The e-mail server includes better storage optimization, voicemail integration, archiving, and potentially big cost savings, says the software giant.
Microsoft released the latest version of its Exchange e-mail server Monday with claims that Exchange 2010 could cost as much as 70% less than previous versions in terms of total cost of ownership.
The move comes just a week after Microsoft slashed the price of its online productivity suite, which includes a cloud-based version of Exchange, from $15 per user to $10 per user.
Cost has become a big topic in the e-mail world, as last month IBM announced it was releasing its own e-mail service, Lotus iNotes, for $3 per user, and as Google recently won a highly-publicized bid to become the city of Los Angeles' e-mail provider at one third the price of Microsoft's bid.
Though Exchange remains by far the dominant corporate e-mail platform, Google continues to get notice while competitors continue to ply their hands at the corporate market. In addition to IBM's announcement of a SaaS version of Notes, Cisco announced Monday that it would be entering the corporate e-mail market by integrating e-mail capabilities into its WebEx collaboration suite.
In an interview, however, Microsoft business division president Stephen Elop didn't sound worried. He said that the largest pool of new customers for Exchange Online continues to come from Notes, that people "quickly see through the marketing and PR hype" of Google, and that he challenged "the premise that [Cisco] has integrated real corporate e-mail."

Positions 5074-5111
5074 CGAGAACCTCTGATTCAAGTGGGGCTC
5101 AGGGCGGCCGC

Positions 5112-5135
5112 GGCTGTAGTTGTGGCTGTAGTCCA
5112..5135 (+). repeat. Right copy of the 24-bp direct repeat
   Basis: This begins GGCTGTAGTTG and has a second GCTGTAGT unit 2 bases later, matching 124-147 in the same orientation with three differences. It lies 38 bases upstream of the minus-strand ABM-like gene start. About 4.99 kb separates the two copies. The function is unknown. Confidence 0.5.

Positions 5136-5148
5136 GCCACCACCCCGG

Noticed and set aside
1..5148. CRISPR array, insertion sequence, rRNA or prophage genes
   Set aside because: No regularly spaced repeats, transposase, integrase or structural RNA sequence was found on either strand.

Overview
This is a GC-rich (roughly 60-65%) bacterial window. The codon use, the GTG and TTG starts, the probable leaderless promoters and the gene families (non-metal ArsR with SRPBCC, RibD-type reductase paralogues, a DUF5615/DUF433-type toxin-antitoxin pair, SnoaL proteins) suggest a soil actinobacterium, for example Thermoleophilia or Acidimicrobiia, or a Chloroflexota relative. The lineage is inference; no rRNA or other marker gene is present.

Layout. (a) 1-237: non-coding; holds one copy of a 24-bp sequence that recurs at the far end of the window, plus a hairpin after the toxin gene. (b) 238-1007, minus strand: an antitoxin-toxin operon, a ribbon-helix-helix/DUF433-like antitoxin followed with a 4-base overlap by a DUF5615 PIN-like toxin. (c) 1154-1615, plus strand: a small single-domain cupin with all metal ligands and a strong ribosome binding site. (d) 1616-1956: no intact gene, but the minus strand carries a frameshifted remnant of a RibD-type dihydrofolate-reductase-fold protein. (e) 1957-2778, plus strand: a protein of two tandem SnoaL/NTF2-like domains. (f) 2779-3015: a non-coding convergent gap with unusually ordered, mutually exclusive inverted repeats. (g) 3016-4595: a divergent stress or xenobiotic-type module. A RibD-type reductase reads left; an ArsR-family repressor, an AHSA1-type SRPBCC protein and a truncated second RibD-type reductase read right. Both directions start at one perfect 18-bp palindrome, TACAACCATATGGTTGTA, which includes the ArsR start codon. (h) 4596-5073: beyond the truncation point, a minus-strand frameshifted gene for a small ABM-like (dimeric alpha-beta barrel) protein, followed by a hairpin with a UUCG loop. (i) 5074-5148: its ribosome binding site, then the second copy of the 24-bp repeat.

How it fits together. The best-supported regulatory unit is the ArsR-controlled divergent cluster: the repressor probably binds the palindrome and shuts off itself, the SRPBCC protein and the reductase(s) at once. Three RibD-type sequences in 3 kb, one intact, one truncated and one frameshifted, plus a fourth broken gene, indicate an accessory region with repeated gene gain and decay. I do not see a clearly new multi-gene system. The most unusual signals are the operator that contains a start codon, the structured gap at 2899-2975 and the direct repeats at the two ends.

Microsoft isn’t cutting the price of its on-premises server, which lists at $699 for the standard edition and $3,999 for the enterprise edition, and $67 and $35 per client access license, respectively. Instead, Elop said, most of the savings will come from a combination of new features in Exchange 2010 and the slow migration to e-mail as a service.
Forrester Consulting released a study Monday, commissioned by Microsoft, indicating a payback period of just six months for Exchange 2010.
In terms of new features in Exchange 2010, Elop attributed the cost savings to a "simplified high-availability model and support for lower-cost storage" as well as native archiving and new features that allow customers to replace their voicemail infrastructure with Exchange.
SaaS As Innovation Driver?Software as a service is the clear No. 1 way enterprises consume cloud. InformationWeek's SaaS Innovation Survey reveals three tips to get the most from SaaS: Make it a popularity contest. Have an escape plan. And remember that identity is the new perimeter.
Join us for a roundup of the top stories on InformationWeek.com for the week of December 7, 2014. Be here for the show and for the incredible Friday Afternoon Conversation that runs beside the program!